IT TAKES TWO (TRIES) TO TANGO! | The biggest ESC glow-ups of the decade by artists who gave it another go


Hey you – it’s me again. Please excuse this being the second time I’ve started a post Kate Miller-Heidke style…not that you’d remember, when it’s been SO BLOODY LONG since I last made an appearance on my own site. If you follow me on all the standard socials (which you definitely should if you’re not already) you’ll know I’ve been working behind the scenes for a few months giving EBJ the most extreme of makeovers. I mean, if this blog were a person it would have had more plastic surgery than the entire Kardashian-Jenner family combined.

I decided to do this for a few reasons. One, because I felt like things were getting stale in the aesthetics department and I wanted to upgrade pretty much everything. Two, because ICYMI, Eurovision By Jaz turned 10 in July (!!!) which is about 50 in blog years. So this was my gift to myself.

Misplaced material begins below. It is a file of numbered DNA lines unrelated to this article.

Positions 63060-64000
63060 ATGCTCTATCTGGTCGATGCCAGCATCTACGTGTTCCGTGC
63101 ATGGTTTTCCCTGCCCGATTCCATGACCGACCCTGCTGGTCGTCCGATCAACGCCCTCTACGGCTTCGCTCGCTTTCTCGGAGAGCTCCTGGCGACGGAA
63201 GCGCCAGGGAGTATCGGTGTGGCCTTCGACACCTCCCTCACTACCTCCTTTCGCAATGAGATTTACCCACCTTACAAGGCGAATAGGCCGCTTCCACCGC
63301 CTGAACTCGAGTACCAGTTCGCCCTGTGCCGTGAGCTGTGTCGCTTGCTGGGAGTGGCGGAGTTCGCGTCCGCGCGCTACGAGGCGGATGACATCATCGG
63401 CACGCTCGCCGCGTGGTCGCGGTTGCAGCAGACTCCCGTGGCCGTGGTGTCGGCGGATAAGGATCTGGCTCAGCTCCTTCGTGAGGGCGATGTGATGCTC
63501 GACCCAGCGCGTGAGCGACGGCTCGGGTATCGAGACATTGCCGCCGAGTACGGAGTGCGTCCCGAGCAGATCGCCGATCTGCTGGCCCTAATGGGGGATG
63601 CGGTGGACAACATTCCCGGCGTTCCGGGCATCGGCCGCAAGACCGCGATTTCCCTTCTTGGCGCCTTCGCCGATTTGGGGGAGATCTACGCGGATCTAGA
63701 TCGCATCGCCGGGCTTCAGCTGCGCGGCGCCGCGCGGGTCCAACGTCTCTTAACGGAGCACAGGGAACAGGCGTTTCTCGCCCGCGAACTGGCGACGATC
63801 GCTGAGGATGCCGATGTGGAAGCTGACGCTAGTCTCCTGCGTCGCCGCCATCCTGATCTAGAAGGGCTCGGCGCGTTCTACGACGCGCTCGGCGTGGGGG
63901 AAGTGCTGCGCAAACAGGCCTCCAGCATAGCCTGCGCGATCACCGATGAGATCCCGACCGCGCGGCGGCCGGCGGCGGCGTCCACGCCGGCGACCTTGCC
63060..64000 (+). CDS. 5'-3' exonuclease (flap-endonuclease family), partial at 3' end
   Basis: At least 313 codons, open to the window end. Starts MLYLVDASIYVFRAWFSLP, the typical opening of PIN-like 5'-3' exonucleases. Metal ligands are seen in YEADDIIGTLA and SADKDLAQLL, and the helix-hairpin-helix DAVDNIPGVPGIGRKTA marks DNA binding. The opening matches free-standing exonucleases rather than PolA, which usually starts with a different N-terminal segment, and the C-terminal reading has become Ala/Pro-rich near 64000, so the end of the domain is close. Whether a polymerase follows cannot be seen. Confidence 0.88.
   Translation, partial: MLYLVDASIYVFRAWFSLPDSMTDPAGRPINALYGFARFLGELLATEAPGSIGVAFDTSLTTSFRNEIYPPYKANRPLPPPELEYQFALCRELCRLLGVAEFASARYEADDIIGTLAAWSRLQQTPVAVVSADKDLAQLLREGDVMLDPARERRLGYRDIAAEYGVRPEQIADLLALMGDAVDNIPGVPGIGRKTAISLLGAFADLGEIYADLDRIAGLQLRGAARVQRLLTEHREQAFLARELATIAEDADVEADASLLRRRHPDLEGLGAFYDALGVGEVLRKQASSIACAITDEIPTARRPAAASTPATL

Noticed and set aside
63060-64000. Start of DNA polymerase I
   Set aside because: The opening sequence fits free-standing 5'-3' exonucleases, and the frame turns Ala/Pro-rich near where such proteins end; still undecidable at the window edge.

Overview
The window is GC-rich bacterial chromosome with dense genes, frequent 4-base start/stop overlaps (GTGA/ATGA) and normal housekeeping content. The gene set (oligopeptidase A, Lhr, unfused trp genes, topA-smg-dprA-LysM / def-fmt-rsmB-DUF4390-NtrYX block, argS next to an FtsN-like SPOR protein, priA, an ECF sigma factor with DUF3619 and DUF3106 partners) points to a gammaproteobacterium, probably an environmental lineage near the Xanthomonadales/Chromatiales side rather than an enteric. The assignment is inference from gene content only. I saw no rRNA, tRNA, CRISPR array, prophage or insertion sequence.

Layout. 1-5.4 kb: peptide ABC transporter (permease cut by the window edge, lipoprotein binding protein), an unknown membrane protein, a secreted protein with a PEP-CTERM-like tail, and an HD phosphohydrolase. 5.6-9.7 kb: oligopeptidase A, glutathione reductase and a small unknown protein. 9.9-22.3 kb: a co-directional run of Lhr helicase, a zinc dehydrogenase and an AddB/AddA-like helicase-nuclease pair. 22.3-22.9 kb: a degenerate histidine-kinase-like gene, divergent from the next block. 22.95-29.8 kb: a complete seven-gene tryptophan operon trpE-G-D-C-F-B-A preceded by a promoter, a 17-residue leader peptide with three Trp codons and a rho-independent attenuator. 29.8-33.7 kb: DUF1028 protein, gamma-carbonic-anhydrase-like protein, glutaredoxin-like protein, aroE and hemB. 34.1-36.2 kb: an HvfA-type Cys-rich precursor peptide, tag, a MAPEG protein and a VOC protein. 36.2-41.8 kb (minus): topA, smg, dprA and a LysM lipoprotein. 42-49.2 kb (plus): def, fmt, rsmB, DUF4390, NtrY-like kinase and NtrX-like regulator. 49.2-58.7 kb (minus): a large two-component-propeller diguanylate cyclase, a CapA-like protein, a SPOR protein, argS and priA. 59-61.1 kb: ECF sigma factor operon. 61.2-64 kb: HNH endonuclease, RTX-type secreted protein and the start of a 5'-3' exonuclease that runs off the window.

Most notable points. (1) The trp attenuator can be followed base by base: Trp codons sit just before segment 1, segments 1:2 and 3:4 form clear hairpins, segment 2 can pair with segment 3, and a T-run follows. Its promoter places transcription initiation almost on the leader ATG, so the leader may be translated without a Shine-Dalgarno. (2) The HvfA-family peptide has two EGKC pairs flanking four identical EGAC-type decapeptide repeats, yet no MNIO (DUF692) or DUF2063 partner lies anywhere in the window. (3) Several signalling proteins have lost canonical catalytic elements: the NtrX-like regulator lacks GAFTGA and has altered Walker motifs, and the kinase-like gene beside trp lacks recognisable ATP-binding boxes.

It’s taken this long to get things off the ground because I’ve been working around my day job + a very dramatic year, and being a Virgo I can’t settle for anything less than perfection. But at long last, I’m all done and ready to provide you with non-stop Eurovision rankings, reviews and requests direct from Down Under. That’s basically more of the content you know and (hopefully) love accompanied by a brand-new logo, overall look and (hopefully, again) air of professionalism. I hope you like the changes! If you can’t spot them, you’re probably on your phone right now, so be sure to check out the desktop site if you get the chance. And while you’re at it, visit my new About page to uncover my deepest, darkest secrets (not really, but it is informative) and find out how to submit countdown topic/song review requests. I want this 2019-edition EBJ to be more collaborative than Ye Olde EBJ, so let me know what you’d like me to cover and your wish will be my command. Unless you want me to discuss why Petra Mede is an overrated host, in which case I will point-blank refuse and question your sanity.